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Extortion, outwresting, or exaction is a criminal offense which occurs when a person unlawfully obtains either money, property or services from a person, entity, or institution, through coercion. Refraining from doing harm is sometimes euphemistically called protection. Extortion is commonly practiced by organized crime groups. The actual obtainment of money or property is not required to commit the offense. Making a threat of violence which refers to a requirement of a payment of money or property to halt future violence is sufficient to commit the offense. Exaction refers not only to extortion or the unlawful demanding and obtaining of something through force,[1] but additionally, in its formal definition, means the infliction of something such as pain and suffering or making somebody endure something unpleasant.[2]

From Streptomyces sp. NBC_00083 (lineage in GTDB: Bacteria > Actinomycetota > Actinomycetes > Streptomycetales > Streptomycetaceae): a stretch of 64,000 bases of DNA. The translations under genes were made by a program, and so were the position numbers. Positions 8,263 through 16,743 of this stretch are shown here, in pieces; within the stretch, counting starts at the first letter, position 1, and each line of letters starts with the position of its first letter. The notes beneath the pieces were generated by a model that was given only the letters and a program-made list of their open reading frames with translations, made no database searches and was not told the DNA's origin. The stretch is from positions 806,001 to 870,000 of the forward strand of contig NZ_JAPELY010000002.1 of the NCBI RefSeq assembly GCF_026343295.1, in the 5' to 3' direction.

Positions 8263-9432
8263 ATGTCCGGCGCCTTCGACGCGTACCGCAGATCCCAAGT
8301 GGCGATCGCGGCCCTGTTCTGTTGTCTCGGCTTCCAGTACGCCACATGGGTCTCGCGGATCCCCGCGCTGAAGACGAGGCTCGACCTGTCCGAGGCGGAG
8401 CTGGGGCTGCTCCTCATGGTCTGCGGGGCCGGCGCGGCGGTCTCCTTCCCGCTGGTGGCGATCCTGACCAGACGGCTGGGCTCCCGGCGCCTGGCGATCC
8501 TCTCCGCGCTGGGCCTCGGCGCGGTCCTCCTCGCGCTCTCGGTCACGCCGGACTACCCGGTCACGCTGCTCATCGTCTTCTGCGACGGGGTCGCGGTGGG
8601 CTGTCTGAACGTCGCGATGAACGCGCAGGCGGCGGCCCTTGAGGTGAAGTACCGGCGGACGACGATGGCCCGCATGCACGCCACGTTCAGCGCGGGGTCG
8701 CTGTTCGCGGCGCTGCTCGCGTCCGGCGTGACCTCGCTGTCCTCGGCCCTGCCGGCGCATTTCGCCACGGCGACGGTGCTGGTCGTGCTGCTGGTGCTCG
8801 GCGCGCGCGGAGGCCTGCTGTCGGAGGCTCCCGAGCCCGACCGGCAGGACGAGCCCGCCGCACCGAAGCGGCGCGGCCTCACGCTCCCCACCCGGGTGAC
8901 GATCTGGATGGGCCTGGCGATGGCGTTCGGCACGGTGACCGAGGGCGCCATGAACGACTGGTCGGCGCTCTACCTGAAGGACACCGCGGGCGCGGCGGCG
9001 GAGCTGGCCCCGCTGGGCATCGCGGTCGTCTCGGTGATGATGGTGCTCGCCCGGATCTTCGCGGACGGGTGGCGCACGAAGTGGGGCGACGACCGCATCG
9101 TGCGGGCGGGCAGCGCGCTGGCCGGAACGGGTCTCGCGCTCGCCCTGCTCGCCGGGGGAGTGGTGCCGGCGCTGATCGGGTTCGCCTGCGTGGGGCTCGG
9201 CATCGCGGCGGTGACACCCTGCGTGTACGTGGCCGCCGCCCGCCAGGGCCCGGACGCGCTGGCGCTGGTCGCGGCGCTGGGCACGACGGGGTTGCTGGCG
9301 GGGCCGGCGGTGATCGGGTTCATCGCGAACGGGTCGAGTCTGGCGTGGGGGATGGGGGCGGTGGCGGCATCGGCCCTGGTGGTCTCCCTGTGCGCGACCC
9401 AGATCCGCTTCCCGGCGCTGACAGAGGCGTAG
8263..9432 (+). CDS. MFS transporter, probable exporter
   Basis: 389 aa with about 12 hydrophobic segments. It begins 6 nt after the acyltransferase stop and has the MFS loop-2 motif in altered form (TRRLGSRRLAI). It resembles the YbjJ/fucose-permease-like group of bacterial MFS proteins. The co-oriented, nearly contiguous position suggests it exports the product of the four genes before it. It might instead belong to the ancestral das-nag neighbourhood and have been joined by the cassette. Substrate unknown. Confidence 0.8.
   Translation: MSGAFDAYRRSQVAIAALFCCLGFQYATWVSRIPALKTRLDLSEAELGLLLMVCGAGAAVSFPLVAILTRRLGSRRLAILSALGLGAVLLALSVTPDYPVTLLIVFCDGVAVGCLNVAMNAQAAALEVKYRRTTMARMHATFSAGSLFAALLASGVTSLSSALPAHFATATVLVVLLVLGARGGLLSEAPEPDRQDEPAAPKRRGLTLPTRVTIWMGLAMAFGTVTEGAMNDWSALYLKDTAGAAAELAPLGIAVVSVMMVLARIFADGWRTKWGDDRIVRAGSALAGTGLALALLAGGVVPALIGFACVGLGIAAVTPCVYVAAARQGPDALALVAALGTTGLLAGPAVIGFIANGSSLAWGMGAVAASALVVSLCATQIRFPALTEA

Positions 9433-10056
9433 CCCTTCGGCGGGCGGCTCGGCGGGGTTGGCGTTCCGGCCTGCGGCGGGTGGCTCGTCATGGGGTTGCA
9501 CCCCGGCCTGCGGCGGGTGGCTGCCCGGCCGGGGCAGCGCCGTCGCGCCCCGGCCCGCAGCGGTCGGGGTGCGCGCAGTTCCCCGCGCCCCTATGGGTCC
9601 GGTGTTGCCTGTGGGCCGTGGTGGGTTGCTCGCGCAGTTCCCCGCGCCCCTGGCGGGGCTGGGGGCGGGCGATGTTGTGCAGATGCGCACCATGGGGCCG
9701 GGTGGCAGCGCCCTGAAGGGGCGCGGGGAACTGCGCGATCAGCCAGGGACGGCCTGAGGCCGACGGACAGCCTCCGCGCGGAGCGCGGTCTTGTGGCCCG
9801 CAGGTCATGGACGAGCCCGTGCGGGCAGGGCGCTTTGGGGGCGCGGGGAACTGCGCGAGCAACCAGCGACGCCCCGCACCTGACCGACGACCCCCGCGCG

In the United States, extortion may also be committed as a federal crime across a computer system, phone, by mail or in using any instrument of "interstate commerce." Extortion requires that the individual sent the message "willingly" and "knowingly" as elements of the crime. The message only has to be sent (but does not have to reach the intended recipient) to commit the crime of extortion.

Extortion is distinguished from robbery. In "strong arm" robbery, the offender takes goods from the victim with use of immediate force. In "robbery" goods are taken or an attempt is made to take the goods against the will of another—with or without force. A bank robbery or extortion of a bank can be committed by a letter handed by the criminal to the teller. In extortion, the victim is threatened to hand over goods, or else damage to their reputation or other harm or violence against them may occur. Under federal law extortion can be committed with or without the use of force and with or without the use of a weapon. A key difference is that extortion always involves a written or verbal threat whereas robbery can occur without any verbal or written threat (refer to U.S.C. 875 and U.S.C. 876).